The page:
The source is usually human mouth, nose, skin, boils, cuts and raw milk. Appoximately 40% of adults carry this in their nose & throat.

The toxin is usually passed on via cooked meat, meat products, poultry, egg product, salads, cream products, milk or dairy products and dried foods.

The onset period (before symptom appear) is 1 to 7 hours.

The range of symptoms can be abdominal cramps, nausea, vomiting, diarrhoea, unusually low temperatures and collapse, and can last 6 to 24 hours.

Bacillus cereus

The sources of this pathogenic food poisoning are usually cereals, especially rice, herbs, spices, dried foods, milk and dairy products, meats & soil.

The toxin is usually passed on by rice products, starchy food such as pasta and potato, cornflour, custards, soups and vegetables.

Onset period (before symptom appear) is 1 to 6 hours.

The range of symptoms can be acute nausea, vomiting, abdominal pain and diarrhoea and can last 12 to 24 hours.

Clostridium botulinum

The sources is usually soil, fish meat and vegetables.

Transmission is usually by improperly canned or low acid or fermented foods, smoked fish in vacuum packs and vegetables in oil. Only use sealed cans.

Onset period i(before symptom appear) is 2 hours to 8 days.

Symptoms range from difficulties in swallowing, talking and breathing to weakness, double vision and vertigo. Fatalities are common, and the recovery of survivors may take months.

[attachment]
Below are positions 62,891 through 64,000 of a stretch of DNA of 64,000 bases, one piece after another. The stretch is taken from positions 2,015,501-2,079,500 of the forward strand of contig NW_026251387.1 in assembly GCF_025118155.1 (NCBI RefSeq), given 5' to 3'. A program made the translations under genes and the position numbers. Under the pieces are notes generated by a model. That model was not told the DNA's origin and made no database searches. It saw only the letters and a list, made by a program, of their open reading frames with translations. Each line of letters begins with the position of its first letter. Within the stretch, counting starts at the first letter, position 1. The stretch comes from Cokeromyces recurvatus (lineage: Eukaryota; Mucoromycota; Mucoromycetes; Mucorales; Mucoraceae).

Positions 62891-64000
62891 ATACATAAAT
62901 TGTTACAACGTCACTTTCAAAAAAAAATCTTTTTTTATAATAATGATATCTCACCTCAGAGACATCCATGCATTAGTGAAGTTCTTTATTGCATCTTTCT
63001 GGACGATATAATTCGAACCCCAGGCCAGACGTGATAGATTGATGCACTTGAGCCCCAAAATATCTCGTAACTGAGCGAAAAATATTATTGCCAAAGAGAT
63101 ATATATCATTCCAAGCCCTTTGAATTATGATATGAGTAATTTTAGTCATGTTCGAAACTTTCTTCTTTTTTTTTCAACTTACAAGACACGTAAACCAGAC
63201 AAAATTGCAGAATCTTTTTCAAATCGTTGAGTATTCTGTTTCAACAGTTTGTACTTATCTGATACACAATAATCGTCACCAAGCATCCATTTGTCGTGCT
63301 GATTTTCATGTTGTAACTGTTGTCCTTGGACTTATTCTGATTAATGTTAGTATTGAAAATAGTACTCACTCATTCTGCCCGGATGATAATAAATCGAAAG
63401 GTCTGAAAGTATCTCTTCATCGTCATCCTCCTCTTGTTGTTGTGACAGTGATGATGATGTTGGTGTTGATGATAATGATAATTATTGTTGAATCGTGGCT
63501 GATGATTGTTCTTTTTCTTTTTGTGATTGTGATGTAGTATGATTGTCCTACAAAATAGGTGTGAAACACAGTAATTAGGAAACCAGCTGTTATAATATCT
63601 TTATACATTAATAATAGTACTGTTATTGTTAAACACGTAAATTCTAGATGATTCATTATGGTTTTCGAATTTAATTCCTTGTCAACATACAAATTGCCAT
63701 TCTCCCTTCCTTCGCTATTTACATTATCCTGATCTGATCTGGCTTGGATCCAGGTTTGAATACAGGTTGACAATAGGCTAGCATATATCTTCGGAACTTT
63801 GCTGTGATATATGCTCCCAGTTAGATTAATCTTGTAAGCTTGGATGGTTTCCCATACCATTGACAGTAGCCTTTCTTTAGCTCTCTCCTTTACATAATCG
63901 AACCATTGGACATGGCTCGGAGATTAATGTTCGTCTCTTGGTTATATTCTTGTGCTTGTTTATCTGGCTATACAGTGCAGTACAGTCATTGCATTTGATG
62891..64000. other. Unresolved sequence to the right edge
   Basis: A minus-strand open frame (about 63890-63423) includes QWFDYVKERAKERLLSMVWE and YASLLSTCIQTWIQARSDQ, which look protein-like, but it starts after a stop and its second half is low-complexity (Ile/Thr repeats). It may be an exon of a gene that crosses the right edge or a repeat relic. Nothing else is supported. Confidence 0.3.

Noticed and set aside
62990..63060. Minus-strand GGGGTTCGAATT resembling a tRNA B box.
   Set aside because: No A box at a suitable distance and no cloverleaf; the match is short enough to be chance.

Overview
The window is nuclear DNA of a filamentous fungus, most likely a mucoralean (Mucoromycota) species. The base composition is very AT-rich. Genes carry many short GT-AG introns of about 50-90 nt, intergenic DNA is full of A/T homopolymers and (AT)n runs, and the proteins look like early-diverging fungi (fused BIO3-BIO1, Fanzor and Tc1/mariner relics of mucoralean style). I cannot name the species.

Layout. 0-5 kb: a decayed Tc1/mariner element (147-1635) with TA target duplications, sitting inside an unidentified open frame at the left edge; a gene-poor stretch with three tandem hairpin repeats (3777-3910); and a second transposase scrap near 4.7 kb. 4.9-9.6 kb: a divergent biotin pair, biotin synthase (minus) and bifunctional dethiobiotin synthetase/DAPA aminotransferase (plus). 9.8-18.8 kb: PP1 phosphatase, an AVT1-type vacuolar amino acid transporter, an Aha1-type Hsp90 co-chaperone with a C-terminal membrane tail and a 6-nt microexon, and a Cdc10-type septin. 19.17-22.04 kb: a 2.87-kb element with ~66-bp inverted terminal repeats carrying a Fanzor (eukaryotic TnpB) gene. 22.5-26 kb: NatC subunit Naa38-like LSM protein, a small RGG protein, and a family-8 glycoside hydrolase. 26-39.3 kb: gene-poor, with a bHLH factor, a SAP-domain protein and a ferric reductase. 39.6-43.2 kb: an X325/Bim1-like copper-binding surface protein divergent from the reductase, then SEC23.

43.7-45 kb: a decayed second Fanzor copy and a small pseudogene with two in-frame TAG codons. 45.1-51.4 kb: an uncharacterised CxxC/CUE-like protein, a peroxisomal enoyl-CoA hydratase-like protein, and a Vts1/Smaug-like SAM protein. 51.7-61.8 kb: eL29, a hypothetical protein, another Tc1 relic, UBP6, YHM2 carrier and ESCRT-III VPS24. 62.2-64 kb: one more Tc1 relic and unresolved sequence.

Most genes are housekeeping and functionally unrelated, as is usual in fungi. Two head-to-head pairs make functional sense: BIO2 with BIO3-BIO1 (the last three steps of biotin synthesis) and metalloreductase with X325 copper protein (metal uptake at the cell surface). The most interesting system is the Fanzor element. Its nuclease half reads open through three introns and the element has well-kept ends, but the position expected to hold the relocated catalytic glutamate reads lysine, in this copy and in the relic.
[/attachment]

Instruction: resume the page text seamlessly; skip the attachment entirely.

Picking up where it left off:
Vibrio parahaemolyticus

The source of this is seafoods.

Transmission of the infection is by raw, improperly cooked or re-contaminated shellfish and fish.

Onset period (before symptom appear) is 2 to 96 hours.

Symptoms range is diarrhoea, nausea, abdominal cramps, vomiting, fever, dehydration, blood or mucus in stools, and can last 1 to 7 days.

Escherichia coli (e coli) & the most serious - e coli 0157

The sources are human sewage, water and raw meat.

It is usually passed on by  cooked foods, especially buffets, water, milk, cheese, seafoods and salads.

Onset period (before symptom appear) is 1 to 8 days.

Symptoms range from abdominal pain, fever, diarrhoea and vomiting and can last 1 to 5 days.

Listeria monocytogenes (Listeriosis)

The sources of Listeria are soil, sewage & effluent, water, vegetation and other environmental sources, carriers, birds and animals.

It is usually passed on through raw milk, soft cheese, coleslaw, raw vegetables, raw and cooked meat, raw and undercooked poultry, raw and smoked fish, pâté, fermented sausages, salads and cook-chill products.

Onset period (before symptom appear) is 1 day to 3 months.

Symptoms range from flu-like symptoms, nausea, vomiting, malaise, fever, diarrhoea, septicaemia, meningitis and abortion in pregnant women. This particular food poisoning is fatal in around 20% of cases in the UK on average, and the source can be difficult to identify in the case of a long onset period.

Campylobacter jejuni (most common source of food poisoning in UK)